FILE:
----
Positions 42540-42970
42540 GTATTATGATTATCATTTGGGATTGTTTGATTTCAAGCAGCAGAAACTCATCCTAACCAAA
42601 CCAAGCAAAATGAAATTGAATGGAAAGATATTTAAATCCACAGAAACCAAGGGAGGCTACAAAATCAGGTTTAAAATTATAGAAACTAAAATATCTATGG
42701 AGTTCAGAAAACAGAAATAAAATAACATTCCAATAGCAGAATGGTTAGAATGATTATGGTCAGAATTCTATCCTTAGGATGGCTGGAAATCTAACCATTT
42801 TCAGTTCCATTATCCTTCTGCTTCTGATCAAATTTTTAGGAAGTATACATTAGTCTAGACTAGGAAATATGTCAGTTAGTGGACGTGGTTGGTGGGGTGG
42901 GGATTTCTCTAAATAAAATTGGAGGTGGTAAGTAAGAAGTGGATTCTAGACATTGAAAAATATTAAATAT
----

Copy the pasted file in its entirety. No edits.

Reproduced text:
Positions 42540-42970
42540 GTATTATGATTATCATTTGGGATTGTTTGATTTCAAGCAGCAGAAACTCATCCTAACCAAA
42601 CCAAGCAAAATGAAATTGAATGGAAAGATATTTAAATCCACAGAAACCAAGGGAGGCTACAAAATCAGGTTTAAAATTATAGAAACTAAAATATCTATGG
42701 AGTTCAGAAAACAGAAATAAAATAACATTCCAATAGCAGAATGGTTAGAATGATTATGGTCAGAATTCTATCCTTAGGATGGCTGGAAATCTAACCATTT
42801 TCAGTTCCATTATCCTTCTGCTTCTGATCAAATTTTTAGGAAGTATACATTAGTCTAGACTAGGAAATATGTCAGTTAGTGGACGTGGTTGGTGGGGTGG
42901 GGATTTCTCTAAATAAAATTGGAGGTGGTAAGTAAGAAGTGGATTCTAGACATTGAAAAATATTAAATAT